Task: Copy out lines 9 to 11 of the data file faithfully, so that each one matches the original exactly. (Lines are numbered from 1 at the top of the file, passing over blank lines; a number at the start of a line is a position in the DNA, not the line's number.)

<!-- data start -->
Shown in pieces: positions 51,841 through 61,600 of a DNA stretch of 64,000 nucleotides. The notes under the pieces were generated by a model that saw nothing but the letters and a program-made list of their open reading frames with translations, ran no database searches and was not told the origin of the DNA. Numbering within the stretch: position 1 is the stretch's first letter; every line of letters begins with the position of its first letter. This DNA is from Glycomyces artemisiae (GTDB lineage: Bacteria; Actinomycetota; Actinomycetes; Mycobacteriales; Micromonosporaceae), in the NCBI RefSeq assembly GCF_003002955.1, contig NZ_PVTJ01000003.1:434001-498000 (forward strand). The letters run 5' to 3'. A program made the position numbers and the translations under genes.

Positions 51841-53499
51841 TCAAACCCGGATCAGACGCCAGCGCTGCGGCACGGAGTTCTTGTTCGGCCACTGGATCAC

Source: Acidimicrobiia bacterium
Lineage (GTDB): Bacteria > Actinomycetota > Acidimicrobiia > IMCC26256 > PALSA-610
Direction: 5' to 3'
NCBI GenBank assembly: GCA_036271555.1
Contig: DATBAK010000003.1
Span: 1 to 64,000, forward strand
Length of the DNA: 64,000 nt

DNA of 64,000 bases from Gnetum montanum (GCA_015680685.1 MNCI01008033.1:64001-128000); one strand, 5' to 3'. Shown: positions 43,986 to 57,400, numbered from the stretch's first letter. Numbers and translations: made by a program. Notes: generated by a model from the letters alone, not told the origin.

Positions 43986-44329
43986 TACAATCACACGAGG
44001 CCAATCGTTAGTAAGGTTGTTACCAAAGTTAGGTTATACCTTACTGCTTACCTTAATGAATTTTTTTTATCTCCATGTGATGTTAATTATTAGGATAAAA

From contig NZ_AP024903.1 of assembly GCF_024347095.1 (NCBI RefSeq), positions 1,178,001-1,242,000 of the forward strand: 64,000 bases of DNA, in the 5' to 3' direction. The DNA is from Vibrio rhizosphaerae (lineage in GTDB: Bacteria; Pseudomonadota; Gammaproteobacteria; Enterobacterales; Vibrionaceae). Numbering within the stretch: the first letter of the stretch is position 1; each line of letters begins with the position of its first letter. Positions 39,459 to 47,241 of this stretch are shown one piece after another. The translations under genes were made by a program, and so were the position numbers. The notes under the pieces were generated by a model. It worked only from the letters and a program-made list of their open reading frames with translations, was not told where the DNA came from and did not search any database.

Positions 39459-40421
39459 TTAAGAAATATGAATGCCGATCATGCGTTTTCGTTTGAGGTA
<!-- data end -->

Span: 1 to 64,000, forward strand
Length of the DNA: 64,000 nt

DNA of 64,000 bases from Gnetum montanum (GCA_015680685.1 MNCI01008033.1:64001-128000); one strand, 5' to 3'. Shown: positions 43,986 to 57,400, numbered from the stretch's first letter. Numbers and translations: made by a program. Notes: generated by a model from the letters alone, not told the origin.